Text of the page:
The Washington Post Article says it all.
Regional transportation officials anticipate a windfall from the planned federal stimulus package that would effectively double this year's federal spending on roads and rail in the region, officials said yesterday.
State officials did not release detailed project lists, (comment: most states did not) but they estimated that Virginia would receive $700 million to $800 million; Maryland $600 million to $700 million; and the District $120 million. Under the transit component of the House stimulus bill, Metro would receive $315 million.
Despite national concerns that the stimulus plan shortchanges transportation, regional officials expect that the Washington area would fare well under the House and Senate proposals. Under the House spending formula, for example, 25 percent of the federal dollars would go to urban areas such as the Washington region. The other 75 percent would be distributed by state transportation officials. Both Northern Virginia and the District's Maryland suburbs are major population centers and could expect a significant share of the statewide spending, officials said.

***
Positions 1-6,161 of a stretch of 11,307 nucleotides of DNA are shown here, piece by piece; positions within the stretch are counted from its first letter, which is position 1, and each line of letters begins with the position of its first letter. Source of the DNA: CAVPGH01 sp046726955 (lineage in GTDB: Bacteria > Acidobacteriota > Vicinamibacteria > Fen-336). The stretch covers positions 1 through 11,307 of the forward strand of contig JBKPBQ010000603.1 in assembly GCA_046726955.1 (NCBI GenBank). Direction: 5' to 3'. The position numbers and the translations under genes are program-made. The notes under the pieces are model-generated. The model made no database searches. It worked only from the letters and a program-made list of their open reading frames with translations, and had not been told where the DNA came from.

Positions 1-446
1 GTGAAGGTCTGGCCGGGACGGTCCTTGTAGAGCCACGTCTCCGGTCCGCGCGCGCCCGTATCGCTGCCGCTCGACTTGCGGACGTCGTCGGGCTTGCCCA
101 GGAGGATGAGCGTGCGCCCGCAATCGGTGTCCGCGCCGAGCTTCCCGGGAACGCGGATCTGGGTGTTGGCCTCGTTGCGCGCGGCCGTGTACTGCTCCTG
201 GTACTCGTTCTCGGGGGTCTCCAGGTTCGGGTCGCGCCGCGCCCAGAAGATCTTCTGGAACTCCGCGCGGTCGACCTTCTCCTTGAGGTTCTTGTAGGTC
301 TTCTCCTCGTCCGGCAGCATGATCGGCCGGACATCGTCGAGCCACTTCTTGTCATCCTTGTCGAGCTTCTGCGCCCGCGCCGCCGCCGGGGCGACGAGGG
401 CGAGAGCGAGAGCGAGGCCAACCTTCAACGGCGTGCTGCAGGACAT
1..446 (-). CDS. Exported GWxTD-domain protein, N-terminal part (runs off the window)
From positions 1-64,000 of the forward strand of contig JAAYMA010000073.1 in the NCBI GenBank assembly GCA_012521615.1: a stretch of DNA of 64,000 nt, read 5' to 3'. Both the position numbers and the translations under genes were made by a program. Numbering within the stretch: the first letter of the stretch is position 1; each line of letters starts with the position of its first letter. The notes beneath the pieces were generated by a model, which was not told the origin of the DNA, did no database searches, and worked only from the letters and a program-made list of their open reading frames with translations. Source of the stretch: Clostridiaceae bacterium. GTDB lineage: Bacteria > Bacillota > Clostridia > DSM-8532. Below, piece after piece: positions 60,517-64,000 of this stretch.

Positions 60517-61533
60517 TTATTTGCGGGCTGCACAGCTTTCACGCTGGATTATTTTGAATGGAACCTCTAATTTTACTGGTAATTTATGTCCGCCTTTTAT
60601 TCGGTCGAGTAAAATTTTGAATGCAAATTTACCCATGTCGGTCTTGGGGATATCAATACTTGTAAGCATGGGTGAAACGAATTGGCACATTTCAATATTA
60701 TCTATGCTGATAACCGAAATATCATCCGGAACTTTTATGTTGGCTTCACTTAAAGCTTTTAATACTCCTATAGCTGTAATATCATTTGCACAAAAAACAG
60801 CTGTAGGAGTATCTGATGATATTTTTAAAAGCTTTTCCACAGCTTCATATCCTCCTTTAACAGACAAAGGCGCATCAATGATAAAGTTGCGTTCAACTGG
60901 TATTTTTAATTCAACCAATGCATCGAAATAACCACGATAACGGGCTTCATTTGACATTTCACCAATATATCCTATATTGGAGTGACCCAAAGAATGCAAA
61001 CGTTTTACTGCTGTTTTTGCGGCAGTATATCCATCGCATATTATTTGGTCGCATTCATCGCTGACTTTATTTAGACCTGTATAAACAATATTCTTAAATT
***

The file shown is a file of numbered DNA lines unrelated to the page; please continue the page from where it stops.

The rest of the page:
There's just not time to get the approvals done" on big new projects, said Ronald Kirby, director of transportation planning for the Metropolitan Washington Council of Governments. "But that is not a problem, since there is a backlog of projects that are ready to be implemented quickly. We're not being forced to spend money on things we don't need."
No new projects that could have impact on congestion. The big projects (as we have been saying) just can not get through the process in time to qualify. Thus, "shovel ready", is just same old same old.